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Home Inspection Basics

By Gordy Haynes

1. What is a home inspection, and what is included?

A home inspection is a visual inspection and opinion performed in accordance with accepted Standards of Practice for Professional Home Inspectors as defined by the State of Florida and/or other inspection organizations and is intended to provide an opinion, through observation, as to the apparent general condition of a building's components, systems or parts thereof, including the identification of significant observable deficiencies as they exist at the time of the inspection. The home inspection will include hundreds of items, but the main categories are; General grade and drainage, driveway and sidewalks, roof and exposed flashings and penetrations, electric service entrance, grounding and bonding, exterior walls, siding, windows, doors, HVAC system, main electric panel, GFCI & AFCI, smoke & carbon monoxide detectors, sample outlets and switches, plumbing system, existence of appliances, water heater, visible structural components, floors, walls and ceilings, insulation and ventilation, garage door, opener, anti-reverse and photo-eye sensor, and many other items.

2. What isn't included in a standard home inspection?

The home inspection is limited to what the inspector sees and makes reference to of certain fixed components and systems of a property. The inspector will include in his contract any specifically non-included items. Any area which is not exposed to view, is concealed, or is inaccessible because of soil, walls or wall coverings, floors or floor coverings, ceilings, furnishings, etc, will also not be included. Items not identified in the report are to be considered not inspected and not included. The inspection does not include any destructive or dismantling testing. It is usually NOT a warranty, guarantee or insurance policy. Keep in mind also that the more experience an inspector has, the more likely they are to find more items.

3. What other inspections might a homebuyer need in addition to a standard home inspection?

In most cases the buyer will need a termite inspection, also known as a WDO inspection. Sometimes special inspections from licensed tradesmen will be required, for items discovered during the standard home inspection but which are outside the scope and/or qualifications of the home inspector. Very often the buyer or homeowner will need an insurance 4pt inspection report. Additionally, if high humidity or moisture intrusion is found, a mold assessor inspection may be necessary. Ancillary inspections may also be desired, which could include lawn irrigation, pool, fencing, accessory buildings, etc.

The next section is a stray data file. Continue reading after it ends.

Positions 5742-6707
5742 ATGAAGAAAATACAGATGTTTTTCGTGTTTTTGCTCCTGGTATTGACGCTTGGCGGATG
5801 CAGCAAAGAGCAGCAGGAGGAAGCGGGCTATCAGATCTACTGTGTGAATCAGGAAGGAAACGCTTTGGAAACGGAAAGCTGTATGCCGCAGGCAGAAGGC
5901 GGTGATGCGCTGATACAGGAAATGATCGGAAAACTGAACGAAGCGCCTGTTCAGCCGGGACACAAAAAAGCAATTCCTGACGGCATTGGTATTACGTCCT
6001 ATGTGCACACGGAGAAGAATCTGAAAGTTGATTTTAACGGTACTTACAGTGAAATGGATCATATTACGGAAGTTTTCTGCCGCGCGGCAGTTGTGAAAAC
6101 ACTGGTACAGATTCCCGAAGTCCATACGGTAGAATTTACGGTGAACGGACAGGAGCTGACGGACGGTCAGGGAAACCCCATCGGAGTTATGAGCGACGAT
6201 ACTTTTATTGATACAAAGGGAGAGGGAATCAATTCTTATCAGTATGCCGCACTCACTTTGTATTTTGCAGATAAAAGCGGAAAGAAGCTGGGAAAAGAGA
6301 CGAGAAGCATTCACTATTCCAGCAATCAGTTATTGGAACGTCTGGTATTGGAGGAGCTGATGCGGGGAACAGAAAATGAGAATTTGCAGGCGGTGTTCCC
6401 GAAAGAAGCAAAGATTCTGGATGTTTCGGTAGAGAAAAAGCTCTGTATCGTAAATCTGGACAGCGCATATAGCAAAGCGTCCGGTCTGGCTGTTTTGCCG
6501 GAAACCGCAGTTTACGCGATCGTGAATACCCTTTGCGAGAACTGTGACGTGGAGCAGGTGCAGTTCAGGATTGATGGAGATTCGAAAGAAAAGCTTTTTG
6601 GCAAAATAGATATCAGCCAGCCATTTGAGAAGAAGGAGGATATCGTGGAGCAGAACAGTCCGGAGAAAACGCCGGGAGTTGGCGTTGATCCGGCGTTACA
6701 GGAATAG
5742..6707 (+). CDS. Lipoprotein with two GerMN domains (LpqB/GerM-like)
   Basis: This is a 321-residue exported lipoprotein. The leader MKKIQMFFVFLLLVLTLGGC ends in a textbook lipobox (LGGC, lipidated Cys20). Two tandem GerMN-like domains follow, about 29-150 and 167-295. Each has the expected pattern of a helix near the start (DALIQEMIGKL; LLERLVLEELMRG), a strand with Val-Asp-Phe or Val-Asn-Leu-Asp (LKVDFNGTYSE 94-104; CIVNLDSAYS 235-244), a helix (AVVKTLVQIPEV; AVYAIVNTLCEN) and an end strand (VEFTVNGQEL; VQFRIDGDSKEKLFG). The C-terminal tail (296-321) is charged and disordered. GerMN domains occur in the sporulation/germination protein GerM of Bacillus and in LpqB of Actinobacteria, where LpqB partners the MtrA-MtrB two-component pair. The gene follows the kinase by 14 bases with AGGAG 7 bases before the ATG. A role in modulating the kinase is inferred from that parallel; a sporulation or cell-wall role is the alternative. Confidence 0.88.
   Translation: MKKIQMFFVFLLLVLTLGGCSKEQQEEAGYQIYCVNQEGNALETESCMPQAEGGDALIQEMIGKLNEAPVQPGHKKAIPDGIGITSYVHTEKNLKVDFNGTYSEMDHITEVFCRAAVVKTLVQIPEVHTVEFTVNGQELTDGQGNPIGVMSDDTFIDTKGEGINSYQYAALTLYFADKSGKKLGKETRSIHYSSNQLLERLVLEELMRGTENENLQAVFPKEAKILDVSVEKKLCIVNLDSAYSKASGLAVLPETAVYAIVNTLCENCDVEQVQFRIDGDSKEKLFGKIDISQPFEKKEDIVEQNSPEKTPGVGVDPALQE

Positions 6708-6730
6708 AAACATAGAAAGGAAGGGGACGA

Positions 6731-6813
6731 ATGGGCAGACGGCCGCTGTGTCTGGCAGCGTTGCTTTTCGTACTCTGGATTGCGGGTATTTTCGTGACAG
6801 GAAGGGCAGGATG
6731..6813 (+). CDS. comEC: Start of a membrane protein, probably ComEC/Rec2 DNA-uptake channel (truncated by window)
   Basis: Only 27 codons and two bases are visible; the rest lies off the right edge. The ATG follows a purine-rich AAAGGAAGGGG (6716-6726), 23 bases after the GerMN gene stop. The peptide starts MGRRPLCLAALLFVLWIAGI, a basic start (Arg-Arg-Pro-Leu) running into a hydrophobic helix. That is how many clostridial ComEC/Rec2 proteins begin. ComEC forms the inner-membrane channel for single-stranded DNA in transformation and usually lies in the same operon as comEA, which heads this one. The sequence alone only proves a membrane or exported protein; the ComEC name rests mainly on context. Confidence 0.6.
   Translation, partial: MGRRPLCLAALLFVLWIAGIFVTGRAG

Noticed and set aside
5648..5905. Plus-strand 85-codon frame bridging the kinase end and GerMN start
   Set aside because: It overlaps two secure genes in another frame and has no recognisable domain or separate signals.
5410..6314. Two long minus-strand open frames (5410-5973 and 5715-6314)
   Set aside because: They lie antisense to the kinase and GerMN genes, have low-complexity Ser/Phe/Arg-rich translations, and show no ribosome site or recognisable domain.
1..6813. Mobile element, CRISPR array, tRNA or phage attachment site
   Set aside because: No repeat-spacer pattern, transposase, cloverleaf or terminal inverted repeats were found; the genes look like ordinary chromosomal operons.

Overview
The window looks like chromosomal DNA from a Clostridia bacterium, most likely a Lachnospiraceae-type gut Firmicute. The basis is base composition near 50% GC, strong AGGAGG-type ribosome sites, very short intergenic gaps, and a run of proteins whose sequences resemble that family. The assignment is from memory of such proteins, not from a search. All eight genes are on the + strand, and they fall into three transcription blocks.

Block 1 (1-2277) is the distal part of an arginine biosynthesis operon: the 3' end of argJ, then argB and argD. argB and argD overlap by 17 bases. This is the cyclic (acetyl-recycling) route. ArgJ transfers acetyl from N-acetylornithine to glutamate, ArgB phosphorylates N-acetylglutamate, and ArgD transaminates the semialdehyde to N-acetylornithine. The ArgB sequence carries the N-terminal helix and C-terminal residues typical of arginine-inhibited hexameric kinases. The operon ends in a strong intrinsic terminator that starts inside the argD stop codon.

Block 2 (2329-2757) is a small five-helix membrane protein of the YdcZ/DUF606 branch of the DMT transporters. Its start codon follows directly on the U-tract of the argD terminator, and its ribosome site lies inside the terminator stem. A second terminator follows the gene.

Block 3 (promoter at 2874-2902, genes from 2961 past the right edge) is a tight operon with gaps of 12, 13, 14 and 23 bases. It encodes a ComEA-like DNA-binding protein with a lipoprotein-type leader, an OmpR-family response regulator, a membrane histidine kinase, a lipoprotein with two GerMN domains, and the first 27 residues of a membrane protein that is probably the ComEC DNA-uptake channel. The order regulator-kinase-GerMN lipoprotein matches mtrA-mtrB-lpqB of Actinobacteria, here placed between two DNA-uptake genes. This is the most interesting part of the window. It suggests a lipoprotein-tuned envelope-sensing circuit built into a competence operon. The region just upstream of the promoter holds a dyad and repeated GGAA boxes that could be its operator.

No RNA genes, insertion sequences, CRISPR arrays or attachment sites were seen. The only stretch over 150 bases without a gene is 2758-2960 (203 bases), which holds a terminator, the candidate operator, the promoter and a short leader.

4. How long does a typical home inspection take, and how much will it cost?

The typical time frame for a 2000 sq/ft home in good condition is between 2.5 and 3.5 hours. However, a small condo or single family residence of 2 bedrooms/2 baths may take only 2 hours. After the inspection, the process time to prepare and deliver the home inspection report is another 2 to 3 hours. An insurance 4pt inspection will take about an hour, plus 20 minutes to process and email the report. Costs can vary, and price quotes are sometimes required (depending on the size or age of the home), but our price for the inspection of an under-1500 sq/ft home is $250.00. See OrlandosBestHomeInspection.com for further price details.

5. How can I become a Florida home inspector?

There are three ways that someone can become a Florida home inspector:

  1. Examination
  2. Endorsement
  3. Grandfathering
For more details, visit OrlandosBestHomeInspection.com. At the bottom of the home page is a link detailing all the requirements. Note that the current grandfathering option will expire July 1st, 2012.

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About The Author

Gordy Haynes is committed to Excellence and Customer Satisfaction with all his Orlando Home...

Phone: (407) 461-8825

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